1. The romance stage; the period where our blood runs hot just at the thought or touch of the other person. When the chemistry between both parties is explosive and where they can see no or little fault in each other.
For most of us in this stage commitment is tested by opposition from outside sources such as family and friends however it is easily defeated because at this stage most couples are very committed to being together.
2. The awakening or seizing up stage; this period is characterized by the startled wakefulness of eyes blinded by love , the subtle but gradual acknowledgement of discontent with each other as irritation whells at those unique quirks and mannerisms that initially drew us to our partner and the dawning realization by parties of the possibility of having made a mistake in the choice of partners
Commitment is severely tested at this stage as partners have the option of an early exit from the relationship. Sad to say, some relationships die at this stage.
3. The refining stage; the period where both parties begin to adjust to each other and understand themselves better, recognizing the traits that they will have to live with and attitudes they will need to curb to make the partnership a success. Partners may withhold commitment at this stage for fear of becoming dependent on the other party or losing their individuality and the injustice of one party showing more commitment to the relationship than the other.
4. The consolidation stage; this is likened to the cruise a plane attains after breaking through the Laws of Gravity, partners understand and accommodate each other and are better equipped to engage with one another. Most times the partners have been with each other for a while and the children ( if any) are grown up and are beginning to leave the nest. The unconscious danger and threat to commitment at this stage is the penchant to take one another and the relationship for granted.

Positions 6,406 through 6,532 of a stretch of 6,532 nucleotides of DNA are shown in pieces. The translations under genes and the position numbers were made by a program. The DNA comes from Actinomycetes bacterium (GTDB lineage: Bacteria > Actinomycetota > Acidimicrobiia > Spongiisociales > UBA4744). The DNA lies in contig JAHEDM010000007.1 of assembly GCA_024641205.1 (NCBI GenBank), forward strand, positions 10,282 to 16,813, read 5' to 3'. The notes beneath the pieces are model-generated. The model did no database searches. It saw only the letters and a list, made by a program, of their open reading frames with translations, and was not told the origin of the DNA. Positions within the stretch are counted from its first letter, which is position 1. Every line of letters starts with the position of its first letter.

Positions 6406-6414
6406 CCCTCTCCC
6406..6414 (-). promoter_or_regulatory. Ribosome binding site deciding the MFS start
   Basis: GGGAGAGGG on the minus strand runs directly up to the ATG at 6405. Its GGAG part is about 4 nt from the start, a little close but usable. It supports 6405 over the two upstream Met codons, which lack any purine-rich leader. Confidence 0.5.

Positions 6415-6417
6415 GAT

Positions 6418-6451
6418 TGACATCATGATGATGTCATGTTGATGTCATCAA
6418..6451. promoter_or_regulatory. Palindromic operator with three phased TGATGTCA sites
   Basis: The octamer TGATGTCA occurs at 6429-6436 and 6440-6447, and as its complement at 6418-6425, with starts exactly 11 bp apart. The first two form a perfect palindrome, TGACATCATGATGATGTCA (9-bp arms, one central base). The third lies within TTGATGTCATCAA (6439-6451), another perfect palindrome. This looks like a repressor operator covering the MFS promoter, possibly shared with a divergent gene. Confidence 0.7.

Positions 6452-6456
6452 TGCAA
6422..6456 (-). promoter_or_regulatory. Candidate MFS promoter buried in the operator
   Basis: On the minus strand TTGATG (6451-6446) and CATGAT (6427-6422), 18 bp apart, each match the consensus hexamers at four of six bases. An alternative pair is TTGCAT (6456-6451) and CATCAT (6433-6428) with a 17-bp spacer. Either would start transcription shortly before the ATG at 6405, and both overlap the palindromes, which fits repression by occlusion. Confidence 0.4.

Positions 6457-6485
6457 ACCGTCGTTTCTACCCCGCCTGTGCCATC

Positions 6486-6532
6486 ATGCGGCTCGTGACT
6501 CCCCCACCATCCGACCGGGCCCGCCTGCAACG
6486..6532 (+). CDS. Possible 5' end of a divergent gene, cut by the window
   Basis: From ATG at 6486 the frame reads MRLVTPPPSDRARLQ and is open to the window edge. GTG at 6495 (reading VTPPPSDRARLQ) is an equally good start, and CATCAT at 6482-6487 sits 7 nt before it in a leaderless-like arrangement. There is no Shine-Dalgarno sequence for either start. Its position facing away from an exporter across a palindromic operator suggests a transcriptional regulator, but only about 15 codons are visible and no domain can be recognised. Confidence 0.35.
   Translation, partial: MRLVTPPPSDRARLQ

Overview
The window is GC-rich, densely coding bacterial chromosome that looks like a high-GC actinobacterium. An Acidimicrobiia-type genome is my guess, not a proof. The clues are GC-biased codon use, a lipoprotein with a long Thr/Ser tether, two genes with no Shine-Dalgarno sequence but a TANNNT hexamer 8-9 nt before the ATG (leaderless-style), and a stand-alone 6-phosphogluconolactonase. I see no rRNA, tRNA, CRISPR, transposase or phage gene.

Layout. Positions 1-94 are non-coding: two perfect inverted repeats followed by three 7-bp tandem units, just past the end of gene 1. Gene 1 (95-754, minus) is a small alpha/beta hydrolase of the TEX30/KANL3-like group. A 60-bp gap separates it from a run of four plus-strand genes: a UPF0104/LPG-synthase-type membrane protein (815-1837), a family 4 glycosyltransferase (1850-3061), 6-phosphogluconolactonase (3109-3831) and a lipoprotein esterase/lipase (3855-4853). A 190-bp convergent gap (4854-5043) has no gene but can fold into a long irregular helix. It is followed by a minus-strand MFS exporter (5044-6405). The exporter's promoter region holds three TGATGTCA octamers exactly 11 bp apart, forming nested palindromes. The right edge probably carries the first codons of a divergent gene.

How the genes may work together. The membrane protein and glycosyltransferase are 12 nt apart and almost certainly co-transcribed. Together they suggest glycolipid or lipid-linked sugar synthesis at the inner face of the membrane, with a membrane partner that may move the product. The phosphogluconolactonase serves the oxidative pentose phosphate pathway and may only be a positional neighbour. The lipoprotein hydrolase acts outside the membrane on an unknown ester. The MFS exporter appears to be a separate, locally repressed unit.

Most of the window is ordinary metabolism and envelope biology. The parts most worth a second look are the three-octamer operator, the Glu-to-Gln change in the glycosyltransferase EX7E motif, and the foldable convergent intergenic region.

5. The reinvention stage; This is a stage that is both beautiful and fraught with dangers. Beautiful if the partners have grown together and are able to infuse some chemistry from time to time in their relationship and have sustained a deep friendship and shared interests. Dangerous because most couples having paid their dues to their career, children and society have the urge to be true to their deepest desires and feelings. It’s the stage where partners wake up and find themselves committed to a stranger- someone they don’t know, understand and desire and yearn to be free from their bounds or where they feel they have been committed to an extreme with little or nothing to show for it.
The main goal of commitment in relationships is for each party to feel some sense of security and control but what happens if the other party does not show the same level of commitment to the relationship, is the other party free to walk away?
There are no easy answers to the questions I have asked but what has helped me greatly with my relationships with people is my ability to remember the good they did in the past and to weigh that good against who they are now or the bad that they are doing presently. I found this trait to be very helpful and as a result, there are people I have committed to keeping a relationship with and to love in spite of themselves.
Commitment is the foundation of all relationships because its an intentional act to be there for someone but before you commit to someone it will do you well to know exactly what commitment means to them. You may just find out that you are on opposite sides and save yourself a whole lot of trouble and heartache.